Fox's Animated Movie Franchises Are Probably Safe
Fox's primary animation studio, Blue Sky Studios, will be included in the acquisition. A contender with industry giants Pixar and Dreamworks, Blue Sky has been responsible for films such as Rio, Dr Seuss' Horton Hears a Who, The Peanuts Movie and the more recent John Cena-voiced film Ferdinand.
Blue Sky's most imminent upcoming animated feature is Spies in Disguise. Set for release in September 2019, the film boasts an impressive voice cast, including Tom Holland, Will Smith and John Cena. The buddy-comedy follows a James Bond-esque secret agent who must rely upon the inventor of all his tech to save the day (it's touted as 21 Jump Street meets Skyfall).
The franchise that Blue Sky is perhaps most famous for is the Ice Age series, which is currently being developed as a TV series, according to current 20th Century Fox chairman and CEO Stacey Snider. Whether Disney will continue with the production of said TV series remains to be seen.
The Fate of Fox's TV Animation Is Also Unknown
Also included in Disney's new animation selection are perennial television stalwarts The Simpsons, Family Guy and Bob's Burgers, thanks to their association with 20th Century Fox Animation. Fox's approach to animation is allegedly currently being "revamped," but there is a Bob's Burgers feature film in the pipleline, which is supposedly going to go ahead. A second Simpsons Movie is also apparently in the early stages of development, alongside a hybrid live-action/animated Family Guy movie.
Expect Disney to slowly figure out what to do with these often-controversial adult animations, and how to find a place for them within their family-friendly image. While they do, Snider will continue on, expecting her animated features to come to fruition. American Dad! will also go on, and fans will supposedly even see a return to King of the Hill (a show already tipped for a revival).
Disney Will Own A Lot Of Prestige TV Thanks To FX
American Horror Story and Disney might not feel right being said in the same sentence, but as Disney will be buying FX in its intellectual property haul, they'll be responsible for its ongoing production - alongside other FX shows such as It's Always Sunny in Philadelphia, The Americans and Marvel's Legion. Don't expect Disney to pull the plug on any of these shows, as they're consistent money-makers and crowd-pleasers, but they'll likely keep their distance and allow FX to continue on autonomously. After all, Always Sunny isn't exactly a family-friendly show.
An Uncertain Future for Disney's Other New Brands
Through Fox, Disney have now acquired the rights to the Alien franchise. The second film in Ridley Scott's Alien prequel series, Alien: Covenant, a lackluster follow-up to the similarly-derided Prometheus, left a lot of story for the industry titan to explore. However, the last word from Fox was that the sequels had even been cancelled (as of December 2017).
Disney is also acquiring the hugely successful Kingsman franchise, which has some major future plans already laid. Set to shoot next year, Kingsman 3 is the follow-up to last year's successful Kingsman: The Golden Circle and under the new merger's terms and conditions is guaranteed a release. The Kingsman movies have also recently brought fresh word of a prequel, spinoff, and TV show all in the works, which means the House of Mouse is being handed the keys to a brand with the potential for real, lasting longevity.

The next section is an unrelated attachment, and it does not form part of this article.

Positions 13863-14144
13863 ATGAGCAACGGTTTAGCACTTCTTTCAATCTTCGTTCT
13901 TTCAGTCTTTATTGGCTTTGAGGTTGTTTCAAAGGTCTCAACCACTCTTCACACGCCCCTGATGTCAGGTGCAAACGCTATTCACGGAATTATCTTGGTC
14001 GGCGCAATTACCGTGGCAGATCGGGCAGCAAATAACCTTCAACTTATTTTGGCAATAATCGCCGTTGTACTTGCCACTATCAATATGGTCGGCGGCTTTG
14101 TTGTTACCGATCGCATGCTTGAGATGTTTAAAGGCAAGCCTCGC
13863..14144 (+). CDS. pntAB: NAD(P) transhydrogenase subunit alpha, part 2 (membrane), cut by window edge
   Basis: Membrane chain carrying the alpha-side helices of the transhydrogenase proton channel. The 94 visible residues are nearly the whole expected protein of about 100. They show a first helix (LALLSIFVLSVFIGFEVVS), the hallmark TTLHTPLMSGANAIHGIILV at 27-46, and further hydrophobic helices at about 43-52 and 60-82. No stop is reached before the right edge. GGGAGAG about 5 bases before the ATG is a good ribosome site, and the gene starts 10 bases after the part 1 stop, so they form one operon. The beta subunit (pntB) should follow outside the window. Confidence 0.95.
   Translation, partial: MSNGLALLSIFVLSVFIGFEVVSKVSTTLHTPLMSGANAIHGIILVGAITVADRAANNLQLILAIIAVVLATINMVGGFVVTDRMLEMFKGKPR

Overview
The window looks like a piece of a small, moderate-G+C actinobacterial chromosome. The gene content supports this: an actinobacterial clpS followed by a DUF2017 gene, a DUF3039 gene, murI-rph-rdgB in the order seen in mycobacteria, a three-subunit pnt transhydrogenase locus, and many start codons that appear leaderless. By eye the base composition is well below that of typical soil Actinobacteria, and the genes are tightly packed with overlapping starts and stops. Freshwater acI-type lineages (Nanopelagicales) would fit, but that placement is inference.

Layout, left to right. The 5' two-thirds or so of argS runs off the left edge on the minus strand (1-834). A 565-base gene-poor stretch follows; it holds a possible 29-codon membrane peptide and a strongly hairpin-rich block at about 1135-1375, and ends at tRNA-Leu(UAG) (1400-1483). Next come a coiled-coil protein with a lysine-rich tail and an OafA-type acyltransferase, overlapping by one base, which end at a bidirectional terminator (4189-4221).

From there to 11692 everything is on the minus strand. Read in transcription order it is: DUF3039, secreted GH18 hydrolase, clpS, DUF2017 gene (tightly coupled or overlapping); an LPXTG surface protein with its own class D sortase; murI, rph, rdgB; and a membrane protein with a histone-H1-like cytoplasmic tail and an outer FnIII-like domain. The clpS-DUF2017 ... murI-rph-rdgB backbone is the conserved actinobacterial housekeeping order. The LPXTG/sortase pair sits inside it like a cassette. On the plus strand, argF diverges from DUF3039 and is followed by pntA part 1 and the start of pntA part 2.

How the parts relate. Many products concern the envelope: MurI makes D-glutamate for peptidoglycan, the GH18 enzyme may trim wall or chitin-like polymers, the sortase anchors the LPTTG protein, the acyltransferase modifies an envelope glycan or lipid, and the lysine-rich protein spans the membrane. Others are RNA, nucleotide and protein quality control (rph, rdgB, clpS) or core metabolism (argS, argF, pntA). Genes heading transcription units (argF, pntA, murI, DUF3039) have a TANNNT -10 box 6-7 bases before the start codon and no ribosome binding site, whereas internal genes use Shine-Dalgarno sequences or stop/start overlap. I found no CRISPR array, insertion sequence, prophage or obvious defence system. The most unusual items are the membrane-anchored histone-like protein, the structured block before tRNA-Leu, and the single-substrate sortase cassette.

Disney will also the critically-acclaimed, VFX-pioneering Planet of the Apes franchise. Bob Iger did mention the franchise by name when speaking during Disney's third quarter 2018 financial results conference call, so clearly it's on their mind, but seeing how the close of the most recent trilogy was only last year, its hard to tell how soon we'd see a redo (or even a continuation of) the franchise. That said, a total box office haul of $491 million for the trilogy conclusion War for the Planet of the Apes is not to be sniffed at, so it shouldn't be too long before audiences see a continuation of the franchise.
Hulu Becomes Disney's Second Big Streaming Arm
Disney famously have a streaming service in the works to rival Netflix's - if not in quantity than in quality. In addition to their plans for that service, the Fox buyout has also come packaged with a controlling stake in Hulu. The streaming service has been around online since 2007, and has been putting out some consistently headline-grabbing, crowd-pleasing shows, including The Handmaid's Tale, Marvel's Runaways, and the Stephen King mash-up Castle Rock.
Disney's plan is to stick all its non-family-friendly content onto Hulu, keeping its own brand streaming service squeaky clean. This beefs up Hulu's catalogue, considering it's going to include a whole host of adult-orientated Fox property. Scarily, Hulu lost $900 million in attempting to develop more original content last year, and that number is predicted to rise to $1.7 billion in 2018. This is unlikely to phase Disney however, considering they just spent over $70 billion acquiring Fox. A potential $1 billion loss from Hulu is a drop in the ocean.
Considering that The Handmaid's Tale was the first streaming service to win an Emmy for Best Drama, Disney will most likely be willing to encourage Hulu's original output, whilst simultaneously scaling it down somewhat to avoid further drastic fiscal losses.
The details of Disney's acquisition of Fox are still emerging, and we won't have a full picture of what will happen to these many movie and TV properties until the deal is finalized and Disney's new reign begins. We'll be sure to keep you updated on any further developments here on Screen Rant.
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